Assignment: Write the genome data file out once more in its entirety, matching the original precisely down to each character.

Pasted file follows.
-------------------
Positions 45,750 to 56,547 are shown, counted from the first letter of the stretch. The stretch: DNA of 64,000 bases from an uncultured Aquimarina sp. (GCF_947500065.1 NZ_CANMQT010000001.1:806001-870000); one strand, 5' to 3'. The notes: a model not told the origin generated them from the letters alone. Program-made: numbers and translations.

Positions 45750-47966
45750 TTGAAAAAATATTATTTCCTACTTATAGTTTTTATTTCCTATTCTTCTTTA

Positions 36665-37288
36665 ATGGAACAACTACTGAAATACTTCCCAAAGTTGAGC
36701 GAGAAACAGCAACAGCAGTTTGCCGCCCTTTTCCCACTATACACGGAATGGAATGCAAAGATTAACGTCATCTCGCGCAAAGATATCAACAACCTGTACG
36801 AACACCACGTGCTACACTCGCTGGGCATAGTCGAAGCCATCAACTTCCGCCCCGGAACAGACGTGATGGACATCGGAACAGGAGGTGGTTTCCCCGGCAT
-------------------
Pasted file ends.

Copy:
Positions 45,750 to 56,547 are shown, counted from the first letter of the stretch. The stretch: DNA of 64,000 bases from an uncultured Aquimarina sp. (GCF_947500065.1 NZ_CANMQT010000001.1:806001-870000); one strand, 5' to 3'. The notes: a model not told the origin generated them from the letters alone. Program-made: numbers and translations.

Positions 45750-47966
45750 TTGAAAAAATATTATTTCCTACTTATAGTTTTTATTTCCTATTCTTCTTTA

Positions 36665-37288
36665 ATGGAACAACTACTGAAATACTTCCCAAAGTTGAGC
36701 GAGAAACAGCAACAGCAGTTTGCCGCCCTTTTCCCACTATACACGGAATGGAATGCAAAGATTAACGTCATCTCGCGCAAAGATATCAACAACCTGTACG
36801 AACACCACGTGCTACACTCGCTGGGCATAGTCGAAGCCATCAACTTCCGCCCCGGAACAGACGTGATGGACATCGGAACAGGAGGTGGTTTCCCCGGCAT